What’s Going On With LiveTiles?

I’ve had a bit of a job catching up with the state of play for LiveTiles (LVT); since exiting my position last year there has been a lot to read and a fair bit gone on. It’s taken me about a day’s worth of reading all the reports and announcements for the past few years, and checking financials where necessary. Honestly, I’m still at a loss to be sure of the future of LVT.

Historically the stock looked very promising with significant growth and reported outlook of reaching $100m ARR within a few years. This was not delivered, and capital raises were used to grow the company inorganically at the additional cost to the shareholders. Shareholders were not happy. It was at this point that I sold my position at a loss (albeit mainly as part of a portfolio restructure to make my tax returns simpler).

Since then COVID happened and has been (rightly or wrongly) used as an excuse for underperformance. Significant cost cutting has happened in the company and customer numbers have gone from 1092 in July 2020 to 1114 in March 2021. Since average customer value per year is about $53k, that growth is arguably worth $1.17m. That’s about 2% growth attributable to new customers over the year, and the remainder due to increasing fees. LVT reported 7% growth (by usual measures, disregarding currency fluctuations) since last year.

Personally, I’m not sure how I feel about those numbers. On one hand, the aim of a software (SaaS) company is grow by investing in developers to improve the product, add new features and charge their customers more as well as acquire new customers. 7% growth in this respect is pretty good given the COVID situation in (especially in America). That said, 7% growth is too little to justify anything more than a 4.3x multiple of ARR.

On the other hand, there are a number of people on internet forums stating that the company has harped on about what a big pipeline of sales they have in the works, which just isn’t materializing. People seem to not trust the forecasts that LVT management are putting out there and are jaded from historic issue of mistrust in forecasts due to lack of organic growth, and this is heavily reflected in the share price.

Regarding the share price, there is also a possibility that there could be another capital raise in the coming year, since cash on hand has gone from $37.8m in June 2020 to $16.8m in March 2021, which is a difference of $17.8m. If things keep at this rate, they’ll have no money within a year. It’s difficult to be sure if they’ve cut costs enough since July 2020 to avoid another capital raise. I think another capital raise could smash the share price, and given the low interest rates at the moment, the company would be better off issuing bonds if possible.

If I still owned LVT shares, would I sell them now?

Well, that’s a difficult question to answer because investors have different requirements for their investments (different investment timeframes, dividend requirements, growth requirements, risk levels, etc.). Also there’s a matter of opinion involved here, and this stock could (rightly in my opinion) be considered a gamble. The gamble is: whether you believe that COVID is responsible for the lack of growth.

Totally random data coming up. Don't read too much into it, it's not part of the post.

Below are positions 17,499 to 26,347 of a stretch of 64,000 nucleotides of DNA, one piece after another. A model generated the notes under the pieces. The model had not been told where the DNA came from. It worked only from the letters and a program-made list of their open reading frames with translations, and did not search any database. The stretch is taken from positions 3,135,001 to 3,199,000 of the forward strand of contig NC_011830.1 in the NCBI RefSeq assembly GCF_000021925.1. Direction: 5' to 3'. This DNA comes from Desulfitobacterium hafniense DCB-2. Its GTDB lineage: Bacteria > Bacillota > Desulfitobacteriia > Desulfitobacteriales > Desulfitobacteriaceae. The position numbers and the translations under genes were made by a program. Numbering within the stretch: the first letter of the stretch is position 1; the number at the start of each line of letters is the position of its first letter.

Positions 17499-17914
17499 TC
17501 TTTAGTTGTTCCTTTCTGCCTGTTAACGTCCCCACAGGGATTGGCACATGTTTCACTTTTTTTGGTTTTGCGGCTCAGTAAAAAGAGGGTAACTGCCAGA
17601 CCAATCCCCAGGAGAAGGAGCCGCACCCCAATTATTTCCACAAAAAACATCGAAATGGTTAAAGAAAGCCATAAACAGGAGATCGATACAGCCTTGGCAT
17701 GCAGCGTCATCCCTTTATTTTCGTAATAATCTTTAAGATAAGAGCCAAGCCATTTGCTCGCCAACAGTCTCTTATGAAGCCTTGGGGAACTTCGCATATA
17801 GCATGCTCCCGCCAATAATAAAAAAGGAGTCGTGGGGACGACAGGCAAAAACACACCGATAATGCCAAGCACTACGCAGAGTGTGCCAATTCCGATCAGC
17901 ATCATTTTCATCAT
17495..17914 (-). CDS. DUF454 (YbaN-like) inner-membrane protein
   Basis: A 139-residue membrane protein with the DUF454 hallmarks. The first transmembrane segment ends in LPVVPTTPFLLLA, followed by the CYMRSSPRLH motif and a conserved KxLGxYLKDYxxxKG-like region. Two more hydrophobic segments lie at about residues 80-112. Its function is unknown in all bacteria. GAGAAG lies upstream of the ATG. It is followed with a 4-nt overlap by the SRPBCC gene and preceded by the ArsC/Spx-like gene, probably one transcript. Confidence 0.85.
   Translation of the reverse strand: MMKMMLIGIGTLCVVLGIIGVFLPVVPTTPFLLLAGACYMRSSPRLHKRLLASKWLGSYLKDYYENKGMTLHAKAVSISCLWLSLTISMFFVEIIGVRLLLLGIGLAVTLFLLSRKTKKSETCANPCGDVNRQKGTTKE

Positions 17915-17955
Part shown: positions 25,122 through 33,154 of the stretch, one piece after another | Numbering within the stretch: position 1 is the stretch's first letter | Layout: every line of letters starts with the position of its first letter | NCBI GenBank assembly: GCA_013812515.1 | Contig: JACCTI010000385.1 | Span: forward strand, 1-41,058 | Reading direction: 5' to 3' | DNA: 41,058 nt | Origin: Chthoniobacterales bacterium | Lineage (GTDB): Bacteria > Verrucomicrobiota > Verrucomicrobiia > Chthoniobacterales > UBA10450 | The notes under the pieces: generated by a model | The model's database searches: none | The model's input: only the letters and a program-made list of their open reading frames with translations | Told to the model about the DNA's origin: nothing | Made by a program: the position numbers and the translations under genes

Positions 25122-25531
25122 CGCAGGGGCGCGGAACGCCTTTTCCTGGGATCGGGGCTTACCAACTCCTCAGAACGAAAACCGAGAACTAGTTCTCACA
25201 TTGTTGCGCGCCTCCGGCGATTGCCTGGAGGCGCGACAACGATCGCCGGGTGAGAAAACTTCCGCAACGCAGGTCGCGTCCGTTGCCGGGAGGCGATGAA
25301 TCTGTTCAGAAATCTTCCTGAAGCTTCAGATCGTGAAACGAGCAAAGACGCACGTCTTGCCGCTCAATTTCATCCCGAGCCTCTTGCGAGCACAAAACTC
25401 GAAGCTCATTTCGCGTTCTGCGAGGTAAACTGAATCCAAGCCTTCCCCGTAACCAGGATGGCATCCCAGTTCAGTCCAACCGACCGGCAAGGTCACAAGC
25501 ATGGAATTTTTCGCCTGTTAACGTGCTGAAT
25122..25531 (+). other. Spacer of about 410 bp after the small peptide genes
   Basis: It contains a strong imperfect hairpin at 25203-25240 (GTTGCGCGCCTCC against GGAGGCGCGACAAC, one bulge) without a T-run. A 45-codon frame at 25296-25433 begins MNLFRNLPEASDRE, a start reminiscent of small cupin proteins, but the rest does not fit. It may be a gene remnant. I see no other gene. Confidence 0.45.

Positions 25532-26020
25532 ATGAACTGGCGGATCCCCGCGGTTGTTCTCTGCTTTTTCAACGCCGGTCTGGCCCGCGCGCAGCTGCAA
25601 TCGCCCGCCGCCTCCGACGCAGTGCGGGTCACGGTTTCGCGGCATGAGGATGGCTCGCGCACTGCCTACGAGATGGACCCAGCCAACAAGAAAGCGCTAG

There has been talk of LVT failing to perform when other software companies have enjoyed massive growth from Work From Home (WFH) initiatives due to COVID19. In LiveTiles’ defence, an intranet (which is essentially what LiveTiles is) is not a WFH solution, despite LVT touting it as an employee collaboration tool (which it is). Additionally, I imagine that due to the layoffs and uncertainty in America, companies would have reduced spending on IT projects, and had less IT staff to implement such projects. Also a new way of working (through LiveTiles intranet) would require a lot of staff retraining and would present significant staff performance risks.

People do not like change (especially in their IT systems) and will often use IT as an excuse not to do their jobs. Years ago I worked at a place where the developer changed the background colour of some software. This was the only change. When the software was deployed, the staff using the software refused to work because they didn’t know how to use the software because it had “completely changed”. They needed “retraining” to show them that nothing had changed, and all the buttons they couldn’t find were still in exactly the same location.

People are extremely resistant to change, and I have many stories like this, with many different people in different companies.

Lewis Hurst

I think if I still owned LVT shares, I would probably keep holding to see how they performed in a post COVID world, then consider my position after 6 – 12 months of performance. However I would be deeply concerned about the prospect of a future Capital Raise (CR) because the share price is already very low – the CR would likely mean raising money at a very low share price to undercut the already very low market rate. This means accepting a lot of dilution or forking up more money to invest in a company that I wasn’t happy with. Not a great situation.

On the other hand, I would have significant concerns that the share price could half again, then fall further if the company fails to grow or fails to cut costs enough to turn a profit (so even if growth is immaterial, there is a way to garner return on the investment) and continues year on year to go back to its shareholders for more money through capital raises.

Any investors’ decision to sell might be based on their belief in whether COVID19 is the real reason for lack of growth in customer numbers, but also their willingness to risk losing half the money they currently have invested. Nonetheless, selling at such a low price (2.56x ARR [$150.54m / $58.9m]) is quite punishing.

Such a low price is almost worth waiting for a further drop to buy in again as a gamble. I don’t think LVT will ever get back to it’s lofty heights of 8x ARR, but good performance post COVID19 should see this stock nearly double it’s value and go back to 4.3x ARR (future share value being less 20% for a CR, plus a little for the increased value of future ARR).

Good luck to anyone who decides to hold. You stand alongside shareholders of a2 Milk (myself included) who are in a similar situation with COVID sales stats and a falling share price.